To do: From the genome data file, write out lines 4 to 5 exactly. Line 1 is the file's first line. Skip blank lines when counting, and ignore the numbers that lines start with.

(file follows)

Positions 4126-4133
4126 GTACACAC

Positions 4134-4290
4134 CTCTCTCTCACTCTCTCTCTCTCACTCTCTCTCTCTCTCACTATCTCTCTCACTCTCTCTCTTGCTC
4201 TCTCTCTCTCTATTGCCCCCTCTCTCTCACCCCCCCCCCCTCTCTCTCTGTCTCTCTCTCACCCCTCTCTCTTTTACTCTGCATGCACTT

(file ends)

4134 CTCTCTCTCACTCTCTCTCTCTCACTCTCTCTCTCTCTCACTATCTCTCTCACTCTCTCTCTTGCTC
4201 TCTCTCTCTCTATTGCCCCCTCTCTCTCACCCCCCCCCCCTCTCTCTCTGTCTCTCTCTCACCCCTCTCTCTTTTACTCTGCATGCACTT